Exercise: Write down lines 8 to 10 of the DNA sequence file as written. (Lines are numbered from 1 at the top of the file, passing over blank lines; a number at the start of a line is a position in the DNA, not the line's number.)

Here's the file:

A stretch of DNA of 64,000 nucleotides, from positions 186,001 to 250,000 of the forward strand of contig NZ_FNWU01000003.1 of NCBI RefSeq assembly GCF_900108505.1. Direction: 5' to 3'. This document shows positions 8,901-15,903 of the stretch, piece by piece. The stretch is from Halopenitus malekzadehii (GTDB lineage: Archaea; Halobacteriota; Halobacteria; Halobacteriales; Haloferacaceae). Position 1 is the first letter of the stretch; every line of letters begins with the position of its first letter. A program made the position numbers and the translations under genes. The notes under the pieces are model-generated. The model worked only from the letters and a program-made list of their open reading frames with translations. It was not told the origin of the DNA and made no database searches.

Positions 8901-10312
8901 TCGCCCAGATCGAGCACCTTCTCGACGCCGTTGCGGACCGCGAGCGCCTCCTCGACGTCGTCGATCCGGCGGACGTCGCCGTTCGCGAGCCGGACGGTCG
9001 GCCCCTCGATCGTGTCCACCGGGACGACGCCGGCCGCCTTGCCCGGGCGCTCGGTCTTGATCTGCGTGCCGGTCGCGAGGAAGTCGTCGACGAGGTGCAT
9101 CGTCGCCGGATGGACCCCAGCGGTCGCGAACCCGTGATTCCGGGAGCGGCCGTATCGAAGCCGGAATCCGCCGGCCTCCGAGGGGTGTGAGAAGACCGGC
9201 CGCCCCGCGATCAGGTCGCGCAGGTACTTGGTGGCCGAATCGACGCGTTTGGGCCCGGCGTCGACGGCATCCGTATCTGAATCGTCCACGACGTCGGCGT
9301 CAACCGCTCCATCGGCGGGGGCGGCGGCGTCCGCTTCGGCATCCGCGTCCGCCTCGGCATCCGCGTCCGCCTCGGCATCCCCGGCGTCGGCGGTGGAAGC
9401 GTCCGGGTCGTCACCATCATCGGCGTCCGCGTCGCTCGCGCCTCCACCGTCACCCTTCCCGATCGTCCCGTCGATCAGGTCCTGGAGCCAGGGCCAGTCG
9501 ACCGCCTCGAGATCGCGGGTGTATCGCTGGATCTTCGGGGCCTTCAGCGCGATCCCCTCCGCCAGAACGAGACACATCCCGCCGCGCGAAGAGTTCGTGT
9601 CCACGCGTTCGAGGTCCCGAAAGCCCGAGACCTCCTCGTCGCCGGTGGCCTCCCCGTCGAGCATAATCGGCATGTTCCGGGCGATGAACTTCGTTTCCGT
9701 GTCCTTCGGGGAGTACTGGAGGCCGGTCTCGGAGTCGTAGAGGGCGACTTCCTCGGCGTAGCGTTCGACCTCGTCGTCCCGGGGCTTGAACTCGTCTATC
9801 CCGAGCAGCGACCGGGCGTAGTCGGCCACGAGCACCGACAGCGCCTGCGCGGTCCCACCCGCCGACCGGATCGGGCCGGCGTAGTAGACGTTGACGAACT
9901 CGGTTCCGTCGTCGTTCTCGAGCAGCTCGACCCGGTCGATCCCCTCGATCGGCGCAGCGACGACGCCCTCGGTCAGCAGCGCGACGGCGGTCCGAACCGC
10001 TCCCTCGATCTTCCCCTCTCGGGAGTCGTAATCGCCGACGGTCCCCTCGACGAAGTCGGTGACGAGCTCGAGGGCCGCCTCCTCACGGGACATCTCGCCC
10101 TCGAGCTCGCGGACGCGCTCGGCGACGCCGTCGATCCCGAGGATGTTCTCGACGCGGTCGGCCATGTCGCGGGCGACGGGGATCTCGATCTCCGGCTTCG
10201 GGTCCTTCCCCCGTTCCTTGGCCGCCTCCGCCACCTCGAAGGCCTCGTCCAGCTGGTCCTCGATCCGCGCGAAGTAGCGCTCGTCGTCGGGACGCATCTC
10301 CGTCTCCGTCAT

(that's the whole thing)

9401 GTCCGGGTCGTCACCATCATCGGCGTCCGCGTCGCTCGCGCCTCCACCGTCACCCTTCCCGATCGTCCCGTCGATCAGGTCCTGGAGCCAGGGCCAGTCG
9501 ACCGCCTCGAGATCGCGGGTGTATCGCTGGATCTTCGGGGCCTTCAGCGCGATCCCCTCCGCCAGAACGAGACACATCCCGCCGCGCGAAGAGTTCGTGT
9601 CCACGCGTTCGAGGTCCCGAAAGCCCGAGACCTCCTCGTCGCCGGTGGCCTCCCCGTCGAGCATAATCGGCATGTTCCGGGCGATGAACTTCGTTTCCGT